They say behind every great man is a greater woman. Well, literally behind Jose De Leon on Sunday was the word "Mami" -- Spanish for "Mom" -- since he wrote that on the back of the mound.
With mother Ady in mind, the Dodgers' No. 7 prospect struck out 12 for the second straight start as Class A Advanced Rancho Cucamonga topped High Desert, 3-1, on Mother's Day at Heritage Field.
"It feels great, especially being on Mother's Day," he said. "I called my mom and I told her that this game, I was pitching for her. It was pretty special, especially not having her by my side because she's in Puerto Rico. I think that's a great gift that I can give her and she will really appreciate it.
"She's very sentimental and I think she cried. She loves when I'm happy and she loves when I'm doing well. I think they're very proud of me regardless of what the outcome is."
De Leon (3-1) held the Mavericks to a run on five hits over seven innings. But his stellar start almost didn't happen.
While warming up in the bullpen prior to the game, the 22-year-old right-hander seemed tight. He didn't think he had his best stuff.
"I felt since I didn't have my normal velocity, I think I was more concerned and more focused on getting ahead in the count and try to get guys out early instead of striking everybody out," De Leon said. "But from the third inning on, I felt like normal and I was able to strike people out.
"I knew I had to have great command of my fastball and work with my offspeed. My changeup was really good. I think I just battled my way through the lineup."
He leads the California League with 50 strikeouts this season, while only giving up six walks in six starts. He didn't issue any walks Sunday.
The Puerto Rico native's teammate, Cody Bellinger has enjoyed watching him shut players down in the Arizona League in 2013, in the Pioneer League last year and now in the California League. The Dodgers' No. 20 prospect said he hasn't seen a pitcher dominate like De Leon since high school.
"He's been great all year. He pounds the zone every pitch and you know he's going to throw every offspeed for a strike," the first baseman said. "He's a talented kid, so it's good playing defense behind him ... keeps good tempo, so it's fun.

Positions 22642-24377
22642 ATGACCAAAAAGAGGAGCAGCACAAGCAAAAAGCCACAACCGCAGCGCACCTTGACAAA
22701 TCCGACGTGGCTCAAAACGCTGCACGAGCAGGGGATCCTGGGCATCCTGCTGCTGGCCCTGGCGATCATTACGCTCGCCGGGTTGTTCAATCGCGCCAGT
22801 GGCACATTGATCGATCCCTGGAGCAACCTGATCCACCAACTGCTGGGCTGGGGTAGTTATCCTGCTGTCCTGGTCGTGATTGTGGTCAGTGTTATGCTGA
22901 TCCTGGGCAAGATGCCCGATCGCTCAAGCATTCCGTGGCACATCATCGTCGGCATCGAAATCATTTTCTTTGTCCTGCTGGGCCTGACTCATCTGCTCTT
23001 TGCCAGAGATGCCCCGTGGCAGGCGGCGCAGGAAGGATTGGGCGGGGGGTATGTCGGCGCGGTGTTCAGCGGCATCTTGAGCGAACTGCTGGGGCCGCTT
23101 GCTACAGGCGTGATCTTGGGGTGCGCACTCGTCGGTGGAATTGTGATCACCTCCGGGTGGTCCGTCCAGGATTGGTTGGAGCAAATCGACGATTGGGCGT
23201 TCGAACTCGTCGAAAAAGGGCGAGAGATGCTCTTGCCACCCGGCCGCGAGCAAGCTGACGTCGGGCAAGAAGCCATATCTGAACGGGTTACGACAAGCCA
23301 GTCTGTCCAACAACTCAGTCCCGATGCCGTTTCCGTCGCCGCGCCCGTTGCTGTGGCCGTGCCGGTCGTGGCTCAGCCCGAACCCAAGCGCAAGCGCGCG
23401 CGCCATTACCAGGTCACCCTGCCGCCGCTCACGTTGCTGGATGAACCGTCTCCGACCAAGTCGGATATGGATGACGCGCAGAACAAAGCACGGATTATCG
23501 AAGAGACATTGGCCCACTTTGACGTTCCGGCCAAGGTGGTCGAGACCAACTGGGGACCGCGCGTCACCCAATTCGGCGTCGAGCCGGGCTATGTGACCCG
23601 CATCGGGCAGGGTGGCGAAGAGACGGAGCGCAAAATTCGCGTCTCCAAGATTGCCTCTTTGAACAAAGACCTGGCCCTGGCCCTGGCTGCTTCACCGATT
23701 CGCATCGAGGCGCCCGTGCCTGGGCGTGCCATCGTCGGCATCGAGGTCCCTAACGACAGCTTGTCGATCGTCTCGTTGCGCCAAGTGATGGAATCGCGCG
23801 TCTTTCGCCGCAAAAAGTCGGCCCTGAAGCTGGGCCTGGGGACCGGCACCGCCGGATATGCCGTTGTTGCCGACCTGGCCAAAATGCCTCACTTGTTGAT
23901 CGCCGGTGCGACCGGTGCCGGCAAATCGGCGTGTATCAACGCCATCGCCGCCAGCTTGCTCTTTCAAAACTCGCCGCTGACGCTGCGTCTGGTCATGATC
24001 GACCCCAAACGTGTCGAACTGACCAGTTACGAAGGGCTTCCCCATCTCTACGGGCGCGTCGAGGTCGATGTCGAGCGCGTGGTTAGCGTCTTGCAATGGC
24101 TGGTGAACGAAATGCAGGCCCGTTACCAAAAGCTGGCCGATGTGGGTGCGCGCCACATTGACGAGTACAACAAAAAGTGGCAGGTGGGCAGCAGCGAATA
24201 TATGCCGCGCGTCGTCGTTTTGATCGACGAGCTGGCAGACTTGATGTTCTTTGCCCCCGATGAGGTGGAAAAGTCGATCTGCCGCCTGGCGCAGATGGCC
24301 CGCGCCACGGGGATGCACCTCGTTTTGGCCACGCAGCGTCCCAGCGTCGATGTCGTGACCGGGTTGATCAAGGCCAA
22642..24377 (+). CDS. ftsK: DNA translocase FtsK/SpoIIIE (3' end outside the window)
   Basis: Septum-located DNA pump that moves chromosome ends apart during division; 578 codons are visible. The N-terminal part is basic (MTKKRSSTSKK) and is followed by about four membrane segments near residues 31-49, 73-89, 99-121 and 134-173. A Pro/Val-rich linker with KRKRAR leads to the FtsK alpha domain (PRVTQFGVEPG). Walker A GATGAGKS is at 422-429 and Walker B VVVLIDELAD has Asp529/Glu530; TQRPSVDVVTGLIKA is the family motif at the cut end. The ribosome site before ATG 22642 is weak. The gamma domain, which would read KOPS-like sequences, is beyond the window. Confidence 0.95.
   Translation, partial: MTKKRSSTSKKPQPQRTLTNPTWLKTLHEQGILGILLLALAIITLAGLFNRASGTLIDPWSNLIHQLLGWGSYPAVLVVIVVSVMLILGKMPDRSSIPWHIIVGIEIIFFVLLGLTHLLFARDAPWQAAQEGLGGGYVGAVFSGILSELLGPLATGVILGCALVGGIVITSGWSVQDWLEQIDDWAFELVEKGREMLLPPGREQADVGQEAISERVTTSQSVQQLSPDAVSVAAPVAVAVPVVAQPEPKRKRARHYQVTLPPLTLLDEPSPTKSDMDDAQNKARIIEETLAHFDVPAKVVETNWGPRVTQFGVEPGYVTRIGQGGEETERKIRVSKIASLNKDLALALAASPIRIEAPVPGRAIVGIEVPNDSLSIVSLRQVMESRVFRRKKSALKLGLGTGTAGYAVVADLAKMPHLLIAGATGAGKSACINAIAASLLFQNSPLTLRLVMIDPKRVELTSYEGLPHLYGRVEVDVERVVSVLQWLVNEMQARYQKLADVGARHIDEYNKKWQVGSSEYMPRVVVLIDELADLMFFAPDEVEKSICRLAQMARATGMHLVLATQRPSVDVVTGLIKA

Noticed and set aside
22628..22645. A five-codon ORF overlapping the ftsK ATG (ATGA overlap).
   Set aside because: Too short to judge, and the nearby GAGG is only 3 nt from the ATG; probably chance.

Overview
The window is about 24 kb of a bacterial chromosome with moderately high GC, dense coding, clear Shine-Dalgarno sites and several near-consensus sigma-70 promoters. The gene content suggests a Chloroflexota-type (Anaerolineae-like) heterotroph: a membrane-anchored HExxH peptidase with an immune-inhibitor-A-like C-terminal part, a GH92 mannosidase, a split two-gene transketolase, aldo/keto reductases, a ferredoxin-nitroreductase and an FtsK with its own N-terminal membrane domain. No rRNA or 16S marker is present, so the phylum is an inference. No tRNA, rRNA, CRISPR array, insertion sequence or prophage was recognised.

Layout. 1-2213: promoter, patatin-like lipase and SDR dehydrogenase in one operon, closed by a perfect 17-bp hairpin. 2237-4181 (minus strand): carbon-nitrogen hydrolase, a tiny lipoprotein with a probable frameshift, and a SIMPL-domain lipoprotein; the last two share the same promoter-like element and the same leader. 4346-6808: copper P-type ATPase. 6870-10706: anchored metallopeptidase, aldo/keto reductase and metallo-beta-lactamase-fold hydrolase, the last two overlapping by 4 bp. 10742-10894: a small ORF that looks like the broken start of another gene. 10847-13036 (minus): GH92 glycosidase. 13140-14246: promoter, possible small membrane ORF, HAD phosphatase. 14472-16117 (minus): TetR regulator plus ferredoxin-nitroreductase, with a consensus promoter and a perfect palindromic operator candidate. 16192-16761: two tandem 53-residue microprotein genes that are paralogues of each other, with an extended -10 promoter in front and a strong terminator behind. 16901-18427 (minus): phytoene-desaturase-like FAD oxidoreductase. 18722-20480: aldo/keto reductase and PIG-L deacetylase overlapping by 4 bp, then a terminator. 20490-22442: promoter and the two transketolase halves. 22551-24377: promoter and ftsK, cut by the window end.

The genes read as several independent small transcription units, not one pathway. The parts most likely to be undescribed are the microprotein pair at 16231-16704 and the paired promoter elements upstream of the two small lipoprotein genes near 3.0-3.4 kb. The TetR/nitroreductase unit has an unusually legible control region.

"I've seen it for a couple years, and from first base, you can see what pitch is coming so you're just ready for the awkward swing."
With a pink bat that said "Mom" in his hand, Bellinger went yard for the third consecutive game. He belted a solo shot in the second inning.
"I was just honestly looking for a good pitch with the first at-bat. First at-bat, you're just trying to see something good, get the rhythm of the game going," the 19-year-old said. "[Richelson Pena] threw a first-pitch fastball inside ... [and it was the] first inning, so I had a good feeling another one was coming. He threw it inside and I just got the barrel to it.
"It feels good," he added of his recent run. "I hope I can keep it going, but it's still a long season so you never know what can happen."
Along with the power surge, Bellinger has a seven-game hitting streak with four homers and nine RBIs over that time. The 2013 fourth-round pick credits adjustments made with hitting coach Mike Eylward for what he considers the best stretch of his career. The two have been working on bringing Bellinger's hands inside the ball and waiting a little longer before he swings.
"He's unreal. He's a very impressive guy and I think what separates him is his makeup for a 19-year-old guy is really good," De Leon said of his teammate. "He started to hit not as good and he kept on going. He didn't let the at-bats get to his head.
"If he doesn't do it with the bat, he'll do it with the first-base mitt or in the outfield. The guy's a true athlete; I think he's going to be a Gold Glover in the big leagues."
Pena (0-3) allowed two runs on four hits while striking out three over 7 2/3 frames.